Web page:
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Arizona Prompt Payment Law: A Review of Recent Changes

All contractors, subcontractors and suppliers that work on private construction projects in Arizona should become familiar with the changes to the statute and ensure that all construction and supply contracts comply as well

Sharon B. Shively  
 

Significant changes to Arizona’s Prompt Payment Law governing private construction (A.R.S. 32-1129.01 et seq.) were enacted in 2010. With one exception, the 2010 amendments apply to any construction contract where the initial distribution of plans by an Owner to a Contractor or Subcontractor (including bid plans and construction plans, specifications or contract documents) occurs on or after January 1, 2011.

The exception is for any construction contract or agreement between an Owner and a Contractor that is entered into on or after January 12, 2012. In that case, it does not matter if the plans or specifications were distributed prior to January 1, 2011; the amendments to the Prompt Pay Law will govern all such contracts.

Five months into the new law, we thought it would be a good idea to refresh your memory regarding the changes.

Retention

A timeline for billing, approval and payment of retention is now set forth, similar to the scheme followed for progress payments. “Substantial completion” (now defined in the statute) is the trigger for the Contractor to submit a billing for release of retention. After the 14-day time period for certification and approval, retention is to be paid within seven days unless, prior to the 14-day time period, the Owner has issued a written statement detailing the reasons the billing is not certified or approved. Moreover, if the Owner does issue this written notice, the Owner is entitled to withhold from retention only an amount not to exceed 150% of the direct costs and expenses that the Owner reasonably expects to incur, to protect the Owner from loss for which the Contractor is responsible. If a written notice to withhold retention is timely sent, the Contractor may submit a supplemental billing when the “reason” the Owner withheld some of the retention has been removed.

Final Payment

“Final completion” (now defined) is the trigger for the Contractor to submit a billing for final payment. The same timeline set forth above governs final payment as well.

Owner Withholding Progress Payment Monies for Defective Work

If an Owner withholds money from a progress payment to a Contractor, and the Contractor then does not have sufficient funds to pay Subcontractors and Suppliers whose work was not the basis for the Owner’s withholding, the Contractor must pay all such Subcontractors and Suppliers within 21 days of the date when payment would otherwise have been due from the Owner.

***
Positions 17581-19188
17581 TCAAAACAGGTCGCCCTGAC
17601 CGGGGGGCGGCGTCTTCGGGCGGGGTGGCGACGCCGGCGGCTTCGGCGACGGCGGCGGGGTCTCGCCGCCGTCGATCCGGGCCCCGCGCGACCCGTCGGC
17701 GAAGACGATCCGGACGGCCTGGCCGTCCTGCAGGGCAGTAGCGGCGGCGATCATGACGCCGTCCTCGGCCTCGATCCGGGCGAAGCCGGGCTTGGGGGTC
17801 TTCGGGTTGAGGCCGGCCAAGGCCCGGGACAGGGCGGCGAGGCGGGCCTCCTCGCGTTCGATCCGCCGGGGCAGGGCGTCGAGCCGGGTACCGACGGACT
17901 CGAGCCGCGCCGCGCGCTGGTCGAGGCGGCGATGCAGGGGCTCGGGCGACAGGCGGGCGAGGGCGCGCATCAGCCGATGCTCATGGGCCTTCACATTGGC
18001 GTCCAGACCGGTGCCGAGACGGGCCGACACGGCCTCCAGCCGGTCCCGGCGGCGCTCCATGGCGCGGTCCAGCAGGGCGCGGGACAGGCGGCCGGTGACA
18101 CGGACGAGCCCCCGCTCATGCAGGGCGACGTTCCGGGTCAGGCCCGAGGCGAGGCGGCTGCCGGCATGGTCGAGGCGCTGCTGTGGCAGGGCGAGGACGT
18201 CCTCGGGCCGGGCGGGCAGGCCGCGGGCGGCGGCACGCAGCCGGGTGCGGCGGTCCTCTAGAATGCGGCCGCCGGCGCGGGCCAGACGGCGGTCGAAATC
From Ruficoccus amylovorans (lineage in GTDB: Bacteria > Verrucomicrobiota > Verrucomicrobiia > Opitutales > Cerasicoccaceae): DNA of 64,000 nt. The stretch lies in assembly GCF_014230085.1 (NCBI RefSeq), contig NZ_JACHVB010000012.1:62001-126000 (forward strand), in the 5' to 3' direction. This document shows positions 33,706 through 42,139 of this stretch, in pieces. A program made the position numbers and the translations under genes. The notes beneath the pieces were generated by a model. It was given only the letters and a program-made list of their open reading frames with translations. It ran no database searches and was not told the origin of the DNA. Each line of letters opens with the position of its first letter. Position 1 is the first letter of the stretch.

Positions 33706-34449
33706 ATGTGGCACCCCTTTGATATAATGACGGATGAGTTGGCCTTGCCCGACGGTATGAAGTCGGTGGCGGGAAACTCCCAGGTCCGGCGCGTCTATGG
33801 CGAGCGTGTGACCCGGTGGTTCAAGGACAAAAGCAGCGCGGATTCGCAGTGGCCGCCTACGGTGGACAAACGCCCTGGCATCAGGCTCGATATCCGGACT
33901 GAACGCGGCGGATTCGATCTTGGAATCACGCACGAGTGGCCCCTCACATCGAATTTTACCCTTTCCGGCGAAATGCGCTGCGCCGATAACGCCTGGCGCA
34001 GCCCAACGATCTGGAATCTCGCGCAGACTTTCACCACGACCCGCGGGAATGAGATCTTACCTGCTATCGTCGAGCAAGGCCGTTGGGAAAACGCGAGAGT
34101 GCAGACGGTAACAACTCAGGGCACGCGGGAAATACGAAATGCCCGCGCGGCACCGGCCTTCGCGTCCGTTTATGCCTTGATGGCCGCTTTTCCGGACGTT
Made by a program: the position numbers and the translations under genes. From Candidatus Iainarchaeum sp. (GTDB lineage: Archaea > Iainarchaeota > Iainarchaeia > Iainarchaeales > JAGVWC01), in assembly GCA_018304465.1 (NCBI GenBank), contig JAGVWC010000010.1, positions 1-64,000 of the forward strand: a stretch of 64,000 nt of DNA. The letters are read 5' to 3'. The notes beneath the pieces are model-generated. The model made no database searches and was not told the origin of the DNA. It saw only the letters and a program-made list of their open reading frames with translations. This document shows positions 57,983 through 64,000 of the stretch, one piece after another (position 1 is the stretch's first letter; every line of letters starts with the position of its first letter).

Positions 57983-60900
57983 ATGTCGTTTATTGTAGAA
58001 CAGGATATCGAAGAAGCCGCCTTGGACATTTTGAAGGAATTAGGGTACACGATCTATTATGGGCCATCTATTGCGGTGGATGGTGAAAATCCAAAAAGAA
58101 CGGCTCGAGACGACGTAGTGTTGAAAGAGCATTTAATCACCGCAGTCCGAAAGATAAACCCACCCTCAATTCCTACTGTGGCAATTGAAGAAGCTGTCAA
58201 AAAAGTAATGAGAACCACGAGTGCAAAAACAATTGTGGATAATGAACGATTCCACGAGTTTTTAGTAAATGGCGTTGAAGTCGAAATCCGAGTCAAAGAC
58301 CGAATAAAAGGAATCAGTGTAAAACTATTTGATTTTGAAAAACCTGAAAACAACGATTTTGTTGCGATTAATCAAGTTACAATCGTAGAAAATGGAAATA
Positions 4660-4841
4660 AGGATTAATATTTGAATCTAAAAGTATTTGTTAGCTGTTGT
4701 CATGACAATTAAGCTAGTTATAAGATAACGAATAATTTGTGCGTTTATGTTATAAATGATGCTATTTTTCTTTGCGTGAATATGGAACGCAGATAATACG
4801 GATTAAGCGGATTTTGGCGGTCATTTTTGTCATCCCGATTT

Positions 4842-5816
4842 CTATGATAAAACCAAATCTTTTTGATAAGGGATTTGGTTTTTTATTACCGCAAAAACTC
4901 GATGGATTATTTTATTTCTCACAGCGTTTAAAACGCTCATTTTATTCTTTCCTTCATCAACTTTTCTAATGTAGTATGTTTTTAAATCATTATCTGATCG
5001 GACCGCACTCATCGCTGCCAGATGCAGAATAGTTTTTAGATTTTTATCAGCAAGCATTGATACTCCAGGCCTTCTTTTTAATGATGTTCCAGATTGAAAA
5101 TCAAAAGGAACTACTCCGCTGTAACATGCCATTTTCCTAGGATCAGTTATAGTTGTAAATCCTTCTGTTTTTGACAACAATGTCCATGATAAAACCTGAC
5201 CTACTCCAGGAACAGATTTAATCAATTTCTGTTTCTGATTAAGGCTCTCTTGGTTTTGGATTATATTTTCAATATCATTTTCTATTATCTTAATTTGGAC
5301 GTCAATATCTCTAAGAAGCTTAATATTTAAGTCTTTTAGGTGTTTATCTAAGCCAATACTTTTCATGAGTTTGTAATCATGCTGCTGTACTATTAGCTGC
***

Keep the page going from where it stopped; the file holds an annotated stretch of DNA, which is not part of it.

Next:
Subcontractor’s Right to Seek Payment Information from Owner

Previously, Subcontractors were able to send a written request to the Owner requesting notification within five days of the Owner issuing a progress payment to a Contractor. This written request, however, had to be sent each time a Subcontractor wanted this information. The new law provides that one written request remains in effect for the duration of the Subcontractor’s work on the project.

Contractor Required to Notify Lower Tiers of Reasons Billing Is Not Submitted

Previously, a Contractor could simply adjust the billing of a Subcontractor or Supplier without notifying them of the reasons. Under the new law, within 14 days of receiving a disputed billing, a Contractor must give a lower tier a reasonably detailed explanation for not passing through the billing.

Contractor Required to Advise Lower Tiers of Owner’s Failure to Certify or Approve Billing

Previously, a Contractor did not have to advise Subcontractors or Suppliers if an Owner failed to approve or certify a payment application. Under the new law, a Contractor is required to notify the lower tiers if the Owner’s objection to a billing affects the amounts to be paid to the lower tiers. The Contractor must send a copy of the Owner’s written objection to any affected lower tiers within seven days of receipt. Similarly, a Subcontractor has the same obligation to lower tiers.

Withholding Retention from Subcontractors

Under the new law, a Contractor can withhold from a Subcontractor only the amount of retention retained by the Owner for that Subcontractor’s work.

Notice to Residential Owner-Occupants

The new law requires a specific written notice (the language is set forth in the statute) that must be included on the front page of every billing or estimate from the Contractor to the Owner-Occupant, if the Contractor wishes for the Prompt Payment Law to apply to a “residential owner-occupant” project.

Conclusion

There are other changes to the Prompt Payment Law as well, but this article provides a good summary of the more important modifications. It is recommended that all Contractors, Subcontractors and Suppliers who work on private construction projects in Arizona become familiar with the changes to the statute and ensure that all construction and supply contracts comply as well.